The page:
|Fortran Man - F-Man and Billy BASIC||by Bill Degnan - 09/30/2007 19:45|
Click for larger image
Fortran and IBM were symbols of authority-controlled mainframe computers, unavailable to the the public. Bob Albrecht, a founder of the People's Computer Company, considered FORTRAN a stifling and boring programming language.
Bob undoubtedly influenced the opinions of the authors of Fortran Man.
F-Man's side-kick "Billy BASIC is a non-flattering reference to Bill Gates of Micro-soft. Gates was at the time criticized by the PCC leadership, the Homebrew Computer Club, Community Memory, and many old-school hardware hackers for discouraging distribution of the Micro-soft BASIC software unless the user paid for their copy. Up to this point, microcomputer software was not packaged for retail sale in large quantities and most software
was shared freely. The controversy escalated when Bill Gates published
his Open Letter to Hobbyists,
followed by his - A Second and Final Letter to address the criticism generated by the first letter. The "Fortran Man" parody is full of technical double entendre reminiscent
of the "Hi I'm a MAC / And I'm a PC" ads today. This comic gives us a
glimpse of the California microcomputer hacker mentality regarding Bill
Gates and his company Micro-Soft (later Microsoft) in the mid 1970's.
Fortran Man and Billy BASIC cartoon 2 of 2
Oh, and if you find yourself with an illegal copy of MITS BASIC..here is the MITS Software Agreement
|Rebuttal by Original Author of F-Man||by Bill Degnan - 09/27/2015 13:08|
Lee Schneider, the original author of Fortran Man contacted me to set the record straight about "Billy BASIC" - NOT being Bill Gates. I am very thankful to have heard from Lee, His comments follow:
".. Saw your notes on PCC magazine from the '70s and feel obligated to correct the history a bit -- Fortran Man was created as a pastime doodle while studying for my tech degree, and was sent to Bob Albrecht as a bonus along with an article on the Kingdom game (expanded from the original DECUS version) he had asked us for. There was never any "political commentary" intended (nor did I even know who Bill Gates was at the time).
I know this because I am the original author of both Kingdom and the Fortran Man comics. Todd & I are still alive and well and computerizing in Milwaukee.
The objective of Fortran Man was to include as many bad hardware & software puns as possible into each frame. My sketches were originally created while sitting in the back row of boring lectures at MATC (Milwaukee Area Technical College, where I was getting my Computer Tech degree before transferring to UWM Engineering) -- since all of our software homework was done in Fortran (thru an IBM 1130) the name "Fortran Man" was obvious, and being a Batman fan I knew he needed a sidekick to explain things to, so I went with the other up-and-coming language of the time, Basic (and in true Stan Lee fashion, initials had to match, ala Peter Parker, et al).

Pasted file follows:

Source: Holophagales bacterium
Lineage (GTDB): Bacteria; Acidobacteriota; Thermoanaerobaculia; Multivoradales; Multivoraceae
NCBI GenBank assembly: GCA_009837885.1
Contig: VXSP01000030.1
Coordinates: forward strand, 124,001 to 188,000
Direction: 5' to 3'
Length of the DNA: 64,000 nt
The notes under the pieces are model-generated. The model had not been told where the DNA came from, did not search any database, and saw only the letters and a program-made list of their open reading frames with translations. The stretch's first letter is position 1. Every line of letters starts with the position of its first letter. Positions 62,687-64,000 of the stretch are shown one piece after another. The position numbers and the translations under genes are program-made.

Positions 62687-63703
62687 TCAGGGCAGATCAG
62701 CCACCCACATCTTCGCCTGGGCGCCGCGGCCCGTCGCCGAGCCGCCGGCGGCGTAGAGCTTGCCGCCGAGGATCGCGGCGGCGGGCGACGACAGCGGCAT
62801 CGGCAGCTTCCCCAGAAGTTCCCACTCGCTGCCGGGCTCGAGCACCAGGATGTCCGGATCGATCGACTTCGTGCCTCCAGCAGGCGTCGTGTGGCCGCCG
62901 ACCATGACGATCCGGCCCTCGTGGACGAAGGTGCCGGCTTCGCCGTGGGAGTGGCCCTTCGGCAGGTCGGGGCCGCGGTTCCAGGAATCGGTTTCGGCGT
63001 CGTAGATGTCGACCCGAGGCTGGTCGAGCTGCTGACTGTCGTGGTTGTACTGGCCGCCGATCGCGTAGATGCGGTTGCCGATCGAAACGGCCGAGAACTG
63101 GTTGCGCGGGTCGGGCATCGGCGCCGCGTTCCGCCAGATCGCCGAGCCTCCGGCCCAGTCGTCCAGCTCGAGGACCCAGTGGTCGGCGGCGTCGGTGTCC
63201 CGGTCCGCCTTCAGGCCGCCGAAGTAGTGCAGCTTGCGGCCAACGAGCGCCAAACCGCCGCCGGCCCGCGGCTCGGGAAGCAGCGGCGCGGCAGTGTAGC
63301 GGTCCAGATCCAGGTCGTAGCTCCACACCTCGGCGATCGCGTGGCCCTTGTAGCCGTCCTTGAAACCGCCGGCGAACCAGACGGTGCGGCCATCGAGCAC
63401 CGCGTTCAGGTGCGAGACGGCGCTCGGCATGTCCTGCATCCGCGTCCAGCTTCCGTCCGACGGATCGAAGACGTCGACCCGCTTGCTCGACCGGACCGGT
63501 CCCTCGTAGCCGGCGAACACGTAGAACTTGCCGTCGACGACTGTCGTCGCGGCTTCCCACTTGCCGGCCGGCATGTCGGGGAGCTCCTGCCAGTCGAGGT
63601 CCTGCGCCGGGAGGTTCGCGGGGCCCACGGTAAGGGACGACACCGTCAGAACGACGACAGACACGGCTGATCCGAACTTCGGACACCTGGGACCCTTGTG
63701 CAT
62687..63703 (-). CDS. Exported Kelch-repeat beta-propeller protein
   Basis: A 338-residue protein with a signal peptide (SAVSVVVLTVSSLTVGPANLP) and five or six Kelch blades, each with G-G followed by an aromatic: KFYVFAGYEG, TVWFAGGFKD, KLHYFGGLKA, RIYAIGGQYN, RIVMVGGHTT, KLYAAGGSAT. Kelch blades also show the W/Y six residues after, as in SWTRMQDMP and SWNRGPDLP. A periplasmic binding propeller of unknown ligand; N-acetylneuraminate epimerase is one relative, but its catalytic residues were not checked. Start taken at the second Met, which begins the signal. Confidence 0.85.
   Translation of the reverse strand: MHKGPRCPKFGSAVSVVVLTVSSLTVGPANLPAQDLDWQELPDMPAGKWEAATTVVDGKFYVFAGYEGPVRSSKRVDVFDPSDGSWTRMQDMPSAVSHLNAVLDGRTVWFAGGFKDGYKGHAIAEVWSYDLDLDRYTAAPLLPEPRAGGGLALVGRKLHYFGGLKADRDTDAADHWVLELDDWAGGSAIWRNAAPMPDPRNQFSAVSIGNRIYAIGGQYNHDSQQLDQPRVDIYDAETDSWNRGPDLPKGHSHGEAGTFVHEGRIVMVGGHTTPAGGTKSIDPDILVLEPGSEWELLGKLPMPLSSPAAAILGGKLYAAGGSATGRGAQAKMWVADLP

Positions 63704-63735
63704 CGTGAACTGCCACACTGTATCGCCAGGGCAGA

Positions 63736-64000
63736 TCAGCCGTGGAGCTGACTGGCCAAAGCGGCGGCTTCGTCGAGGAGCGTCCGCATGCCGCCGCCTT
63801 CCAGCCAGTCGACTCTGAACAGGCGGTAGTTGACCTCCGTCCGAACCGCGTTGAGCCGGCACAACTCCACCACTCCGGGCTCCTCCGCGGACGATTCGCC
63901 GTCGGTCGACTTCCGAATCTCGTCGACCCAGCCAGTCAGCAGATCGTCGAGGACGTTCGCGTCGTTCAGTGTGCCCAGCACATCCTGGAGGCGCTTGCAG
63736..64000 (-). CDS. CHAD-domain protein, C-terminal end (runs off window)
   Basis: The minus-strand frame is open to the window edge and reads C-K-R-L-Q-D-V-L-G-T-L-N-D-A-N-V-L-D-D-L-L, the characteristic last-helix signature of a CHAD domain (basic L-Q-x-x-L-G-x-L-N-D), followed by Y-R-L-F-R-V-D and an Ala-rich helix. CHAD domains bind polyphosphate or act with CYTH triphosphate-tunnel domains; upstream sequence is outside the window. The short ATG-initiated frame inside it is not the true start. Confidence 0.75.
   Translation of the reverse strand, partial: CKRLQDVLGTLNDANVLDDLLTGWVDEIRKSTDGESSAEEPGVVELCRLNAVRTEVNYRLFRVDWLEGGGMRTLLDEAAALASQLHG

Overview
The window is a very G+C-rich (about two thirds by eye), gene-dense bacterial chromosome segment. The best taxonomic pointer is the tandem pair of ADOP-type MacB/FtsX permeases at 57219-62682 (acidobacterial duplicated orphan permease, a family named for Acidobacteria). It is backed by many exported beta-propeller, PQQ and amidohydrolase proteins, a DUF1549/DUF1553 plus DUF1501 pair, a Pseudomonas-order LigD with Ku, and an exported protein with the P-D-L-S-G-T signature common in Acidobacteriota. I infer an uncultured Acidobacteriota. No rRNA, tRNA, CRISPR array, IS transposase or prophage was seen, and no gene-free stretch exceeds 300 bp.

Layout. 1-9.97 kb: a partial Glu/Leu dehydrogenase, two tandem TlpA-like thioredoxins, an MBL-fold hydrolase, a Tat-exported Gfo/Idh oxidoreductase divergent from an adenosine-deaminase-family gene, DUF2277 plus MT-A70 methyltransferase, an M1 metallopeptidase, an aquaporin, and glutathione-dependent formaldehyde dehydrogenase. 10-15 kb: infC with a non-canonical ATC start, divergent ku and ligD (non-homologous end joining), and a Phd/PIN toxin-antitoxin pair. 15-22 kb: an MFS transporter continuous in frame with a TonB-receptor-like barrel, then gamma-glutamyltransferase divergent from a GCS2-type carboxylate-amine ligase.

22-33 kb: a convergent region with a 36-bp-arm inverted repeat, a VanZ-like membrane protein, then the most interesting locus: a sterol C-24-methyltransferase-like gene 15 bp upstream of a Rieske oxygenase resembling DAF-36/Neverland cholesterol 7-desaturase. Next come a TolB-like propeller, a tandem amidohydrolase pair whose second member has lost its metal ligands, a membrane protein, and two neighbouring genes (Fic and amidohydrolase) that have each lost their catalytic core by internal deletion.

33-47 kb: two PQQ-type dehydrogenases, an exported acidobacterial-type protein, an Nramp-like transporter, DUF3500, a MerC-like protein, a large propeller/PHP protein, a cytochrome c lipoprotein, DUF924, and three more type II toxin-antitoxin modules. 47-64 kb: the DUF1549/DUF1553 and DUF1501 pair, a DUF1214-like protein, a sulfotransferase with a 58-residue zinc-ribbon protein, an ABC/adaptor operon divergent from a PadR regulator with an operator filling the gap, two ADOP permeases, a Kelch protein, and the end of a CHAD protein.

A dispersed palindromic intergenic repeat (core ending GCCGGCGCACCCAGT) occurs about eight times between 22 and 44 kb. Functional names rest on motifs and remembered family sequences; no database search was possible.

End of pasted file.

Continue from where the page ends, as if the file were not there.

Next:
At the same time Todd was going for his Software Engineering degree at Marquette University, within walking distance of MATC, so we would often meet up for lunch and I would give him copies of the latest F-Man to post on the MU Computer Center bulletin board (we had initially met at the M.U. Science Fair in 1969 while still in High School).
BTW: the game "Kingdom" was based on a DEC demo game called Hamurabi, which I expanded on and added a number of features, but the goal remained the same -- resource management of land, grain & peasants until you acquire enough to "rule the world". After our DECUS article we ended up sending copies to requestees all over the country, Canada, and at least one place in Scotland. One copy went to a Navy Lieutenant in the Pentagon, who wrote us back that once on their system he couldn't get any work done over lunchtime because all the Army brass was sitting at the terminals playing and griping about how they couldn't call in an air strike when the Huns attacked their border. Kingdom also had the distinction of being the first program banned by the Marquette Computer IBM360 timesharing center, because students playing it were hogging computer time and nobody could get their homework done (they later relented and allowed it to be played, but only after 10pm). Remember, this was 1971 -- the infancy of computer gaming.
Also BTW: I still have several ADDS terminals in my basement.
Feel free to pass along this info wherever -- but realize I am typically too busy for long correspondences these days (am currently visiting friends in San Jose, before heading down to San Bernardino to supervise install of some equipment).
Final BTW: if you want to see one of the strangest use of embedded computer power ever, take a look at www.pevnickdesign.com .."